According to the CDC, nearly 136 million patients visit emergency rooms in the United States every year. From minor scares to life-threatening injuries, emergency room receptionists deal with tons of emergency cases round the clock. Regardless of whether or not patients come in an ambulance or through the front door, ER receptionists are required to assess every patient and page the necessary doctors. Managing these important responsibilities is a tall task for these workers, especially when minor delays can have major consequences for patients on the verge of life or death. In order to assist ER receptionists, we decided to create Code Red, which would allow nurses to more effectively manage emergency cases.
What it does
The primary purpose of Code Red is to bridge the gap between citizens, paramedics, doctors, and ER receptionists. Code Red allows information about emergency cases to go straight from paramedics and citizens attending the scene to the doctors working at that hospital, thus eliminating the extra time that ER receptionists take in order to find potential doctors for specific cases.
How we built it
The foundation of Code Red is centered around two separate products. The website, which is built in React, contains an interface for emergency room receptionists to more effectively communicate with citizens, paramedics, and doctors. On the other side, our mobile application, which is built with Swift, was created to allow the aforementioned audiences to communicate information about emergency cases with the ER interface.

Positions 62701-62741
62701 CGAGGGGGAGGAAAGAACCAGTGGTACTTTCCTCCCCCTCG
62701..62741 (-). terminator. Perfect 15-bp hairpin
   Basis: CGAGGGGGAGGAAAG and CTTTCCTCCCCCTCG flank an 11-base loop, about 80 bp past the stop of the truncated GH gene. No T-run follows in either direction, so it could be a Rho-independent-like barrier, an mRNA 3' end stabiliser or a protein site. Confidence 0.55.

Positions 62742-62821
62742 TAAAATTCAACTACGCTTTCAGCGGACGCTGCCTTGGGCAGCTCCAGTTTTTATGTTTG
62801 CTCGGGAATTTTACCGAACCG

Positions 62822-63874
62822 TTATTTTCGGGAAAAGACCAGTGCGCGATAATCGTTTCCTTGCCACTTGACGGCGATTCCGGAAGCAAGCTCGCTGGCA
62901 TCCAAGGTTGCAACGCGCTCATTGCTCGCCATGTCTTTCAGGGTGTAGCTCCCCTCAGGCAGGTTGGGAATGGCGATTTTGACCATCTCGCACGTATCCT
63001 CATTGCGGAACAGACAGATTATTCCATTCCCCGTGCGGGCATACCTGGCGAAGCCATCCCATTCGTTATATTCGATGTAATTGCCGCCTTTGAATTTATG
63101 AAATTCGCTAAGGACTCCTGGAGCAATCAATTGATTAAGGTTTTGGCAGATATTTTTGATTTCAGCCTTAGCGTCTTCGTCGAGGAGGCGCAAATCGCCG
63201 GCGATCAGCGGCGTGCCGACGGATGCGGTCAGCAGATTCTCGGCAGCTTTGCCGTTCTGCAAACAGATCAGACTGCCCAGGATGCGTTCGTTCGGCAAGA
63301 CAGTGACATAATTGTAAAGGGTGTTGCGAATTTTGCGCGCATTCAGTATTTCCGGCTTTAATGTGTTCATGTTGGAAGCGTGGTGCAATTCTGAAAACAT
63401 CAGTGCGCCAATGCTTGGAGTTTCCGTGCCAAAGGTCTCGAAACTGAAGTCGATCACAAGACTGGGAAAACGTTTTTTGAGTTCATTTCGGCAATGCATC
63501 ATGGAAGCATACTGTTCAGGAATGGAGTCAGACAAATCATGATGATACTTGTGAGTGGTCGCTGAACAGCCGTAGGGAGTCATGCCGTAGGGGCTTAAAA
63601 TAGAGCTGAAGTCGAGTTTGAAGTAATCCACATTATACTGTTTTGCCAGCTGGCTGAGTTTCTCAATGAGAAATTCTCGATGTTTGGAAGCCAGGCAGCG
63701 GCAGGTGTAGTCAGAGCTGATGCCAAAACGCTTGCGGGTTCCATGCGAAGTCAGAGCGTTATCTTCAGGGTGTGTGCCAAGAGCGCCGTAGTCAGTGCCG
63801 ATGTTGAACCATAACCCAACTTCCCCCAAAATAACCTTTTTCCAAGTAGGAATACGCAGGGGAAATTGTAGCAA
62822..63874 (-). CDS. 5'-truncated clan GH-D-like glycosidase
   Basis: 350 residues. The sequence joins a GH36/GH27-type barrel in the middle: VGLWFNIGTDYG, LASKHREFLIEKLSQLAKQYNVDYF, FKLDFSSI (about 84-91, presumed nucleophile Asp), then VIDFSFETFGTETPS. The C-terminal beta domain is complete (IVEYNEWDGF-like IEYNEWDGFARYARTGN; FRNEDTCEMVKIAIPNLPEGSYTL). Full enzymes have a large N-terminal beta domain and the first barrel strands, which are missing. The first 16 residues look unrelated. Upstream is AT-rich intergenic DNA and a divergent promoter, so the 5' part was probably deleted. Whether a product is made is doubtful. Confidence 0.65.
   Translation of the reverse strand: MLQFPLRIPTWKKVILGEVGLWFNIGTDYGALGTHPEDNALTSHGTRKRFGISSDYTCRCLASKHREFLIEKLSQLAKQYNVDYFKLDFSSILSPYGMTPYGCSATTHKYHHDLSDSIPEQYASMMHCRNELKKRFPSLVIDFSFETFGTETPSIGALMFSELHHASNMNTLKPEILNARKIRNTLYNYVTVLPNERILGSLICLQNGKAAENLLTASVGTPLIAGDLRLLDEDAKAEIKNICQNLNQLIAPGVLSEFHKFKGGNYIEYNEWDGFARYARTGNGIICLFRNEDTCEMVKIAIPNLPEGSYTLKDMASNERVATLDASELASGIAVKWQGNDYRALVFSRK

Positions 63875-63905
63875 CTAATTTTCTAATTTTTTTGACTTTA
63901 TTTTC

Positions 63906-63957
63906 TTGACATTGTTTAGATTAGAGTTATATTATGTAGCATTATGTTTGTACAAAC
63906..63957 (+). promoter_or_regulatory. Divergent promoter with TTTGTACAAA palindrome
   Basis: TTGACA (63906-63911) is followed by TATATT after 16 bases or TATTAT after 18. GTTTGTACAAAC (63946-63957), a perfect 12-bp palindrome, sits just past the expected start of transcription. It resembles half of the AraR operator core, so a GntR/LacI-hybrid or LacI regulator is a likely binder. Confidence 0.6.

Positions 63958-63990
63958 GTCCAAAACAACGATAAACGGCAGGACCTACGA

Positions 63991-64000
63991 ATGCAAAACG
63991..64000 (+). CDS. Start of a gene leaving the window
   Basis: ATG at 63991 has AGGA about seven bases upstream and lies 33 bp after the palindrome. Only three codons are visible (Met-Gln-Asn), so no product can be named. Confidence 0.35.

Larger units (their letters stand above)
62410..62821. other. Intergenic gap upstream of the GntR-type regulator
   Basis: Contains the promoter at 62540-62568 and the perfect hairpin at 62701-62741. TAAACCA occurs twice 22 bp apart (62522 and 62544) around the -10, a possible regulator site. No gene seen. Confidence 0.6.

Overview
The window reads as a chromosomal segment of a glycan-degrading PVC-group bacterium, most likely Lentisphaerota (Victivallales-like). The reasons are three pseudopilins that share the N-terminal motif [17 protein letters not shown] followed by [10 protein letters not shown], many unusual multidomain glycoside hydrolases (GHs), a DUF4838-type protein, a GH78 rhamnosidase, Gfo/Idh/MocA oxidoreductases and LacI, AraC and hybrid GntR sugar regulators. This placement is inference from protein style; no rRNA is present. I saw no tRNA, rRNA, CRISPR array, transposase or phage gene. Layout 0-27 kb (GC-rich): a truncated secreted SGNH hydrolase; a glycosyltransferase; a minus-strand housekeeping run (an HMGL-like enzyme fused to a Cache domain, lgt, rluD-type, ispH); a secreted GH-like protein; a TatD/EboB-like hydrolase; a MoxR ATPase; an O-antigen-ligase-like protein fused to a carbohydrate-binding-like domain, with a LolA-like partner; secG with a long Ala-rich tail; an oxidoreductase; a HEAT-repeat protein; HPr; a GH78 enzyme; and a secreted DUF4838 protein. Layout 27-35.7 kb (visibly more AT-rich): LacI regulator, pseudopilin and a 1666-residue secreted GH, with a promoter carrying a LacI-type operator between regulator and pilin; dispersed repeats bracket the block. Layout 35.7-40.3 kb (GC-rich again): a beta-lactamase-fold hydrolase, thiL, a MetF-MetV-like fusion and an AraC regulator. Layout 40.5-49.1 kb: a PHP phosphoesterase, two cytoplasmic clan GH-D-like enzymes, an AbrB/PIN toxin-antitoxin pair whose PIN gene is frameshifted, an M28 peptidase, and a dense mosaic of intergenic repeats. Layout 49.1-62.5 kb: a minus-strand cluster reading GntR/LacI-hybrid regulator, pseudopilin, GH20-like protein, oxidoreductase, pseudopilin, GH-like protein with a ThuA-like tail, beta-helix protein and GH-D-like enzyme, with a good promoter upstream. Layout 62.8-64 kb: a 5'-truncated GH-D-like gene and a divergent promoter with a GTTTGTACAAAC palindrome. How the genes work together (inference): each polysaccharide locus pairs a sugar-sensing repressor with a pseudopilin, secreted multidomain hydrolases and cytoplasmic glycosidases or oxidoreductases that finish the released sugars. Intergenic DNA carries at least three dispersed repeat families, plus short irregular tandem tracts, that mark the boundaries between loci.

Challenges we ran into
One of the biggest challenges we ran into while coding this project was creating users on the website. Although google authentication was fairly simple to setup, we needed to associate several pieces of information to each user (outside of just the email that was stored through the authentication). This forced us to have to redirect the user to onboarding screens after the registration process so that we could obtain the required information. This challenge was worth overcoming since it allowed our client application (the mobile app) to have access to more important information about emergencies.
Accomplishments that we're proud of
Our team was proud of being able to pass audio between our mobile application and our web application. This was an issue that we had lots of problems with since the use of different platforms in our project caused several incompatibilities when it came to storing audio files in Firebase Storage. However, after experimenting with several different audio file types, we were finally able to find one that worked with both platforms, thus allowing us to properly pass audio between our products.
What we learned
Throughout this hackathon, we greatly improved on our collaboration skills. Trying to create two different applications in one project was an extremely ambitious idea, especially considering the length of the coding window; however, this forced us to be more organized and productive as a team. We even gained a lot of experience in using development tools such as Figma and Taskade, which allowed us to create designs and assign tasks to each of our team members. Overall, this hackathon was a great experience for us as it also gave us some insight into how hospital management works.
What's next for Code Red
After this hackathon, we are planning to touch up all of the features in Code Red and get it ready for deployment. If possible, we also want to demo our project in nearby hospitals and get feedback from real emergency room receptionists.